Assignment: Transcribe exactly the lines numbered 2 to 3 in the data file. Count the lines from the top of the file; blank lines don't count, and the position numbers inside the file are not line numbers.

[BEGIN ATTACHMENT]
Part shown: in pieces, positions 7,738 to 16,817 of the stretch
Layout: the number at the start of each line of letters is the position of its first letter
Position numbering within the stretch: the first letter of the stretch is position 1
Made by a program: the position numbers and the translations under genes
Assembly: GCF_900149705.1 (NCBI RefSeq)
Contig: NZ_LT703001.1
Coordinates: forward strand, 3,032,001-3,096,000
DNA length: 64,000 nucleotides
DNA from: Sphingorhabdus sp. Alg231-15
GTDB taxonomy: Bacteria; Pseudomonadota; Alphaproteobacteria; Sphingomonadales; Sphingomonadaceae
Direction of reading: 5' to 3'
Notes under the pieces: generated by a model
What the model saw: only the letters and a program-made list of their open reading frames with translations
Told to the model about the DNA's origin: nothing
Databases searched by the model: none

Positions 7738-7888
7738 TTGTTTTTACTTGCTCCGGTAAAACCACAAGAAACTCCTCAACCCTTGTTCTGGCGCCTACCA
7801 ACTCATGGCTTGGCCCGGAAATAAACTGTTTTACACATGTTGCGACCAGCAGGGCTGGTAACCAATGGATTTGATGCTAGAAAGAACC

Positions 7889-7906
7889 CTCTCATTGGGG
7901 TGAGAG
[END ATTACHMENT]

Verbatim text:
Layout: the number at the start of each line of letters is the position of its first letter
Position numbering within the stretch: the first letter of the stretch is position 1